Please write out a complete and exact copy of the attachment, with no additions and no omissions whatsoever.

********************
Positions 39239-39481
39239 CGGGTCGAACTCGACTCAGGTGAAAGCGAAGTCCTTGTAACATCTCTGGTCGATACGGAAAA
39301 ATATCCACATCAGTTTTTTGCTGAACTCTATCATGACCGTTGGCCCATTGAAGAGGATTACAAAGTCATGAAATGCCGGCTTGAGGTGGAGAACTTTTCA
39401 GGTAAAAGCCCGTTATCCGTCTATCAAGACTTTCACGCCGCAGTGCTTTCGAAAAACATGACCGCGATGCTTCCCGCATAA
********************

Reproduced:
Positions 39239-39481
39239 CGGGTCGAACTCGACTCAGGTGAAAGCGAAGTCCTTGTAACATCTCTGGTCGATACGGAAAA
39301 ATATCCACATCAGTTTTTTGCTGAACTCTATCATGACCGTTGGCCCATTGAAGAGGATTACAAAGTCATGAAATGCCGGCTTGAGGTGGAGAACTTTTCA
39401 GGTAAAAGCCCGTTATCCGTCTATCAAGACTTTCACGCCGCAGTGCTTTCGAAAAACATGACCGCGATGCTTCCCGCATAA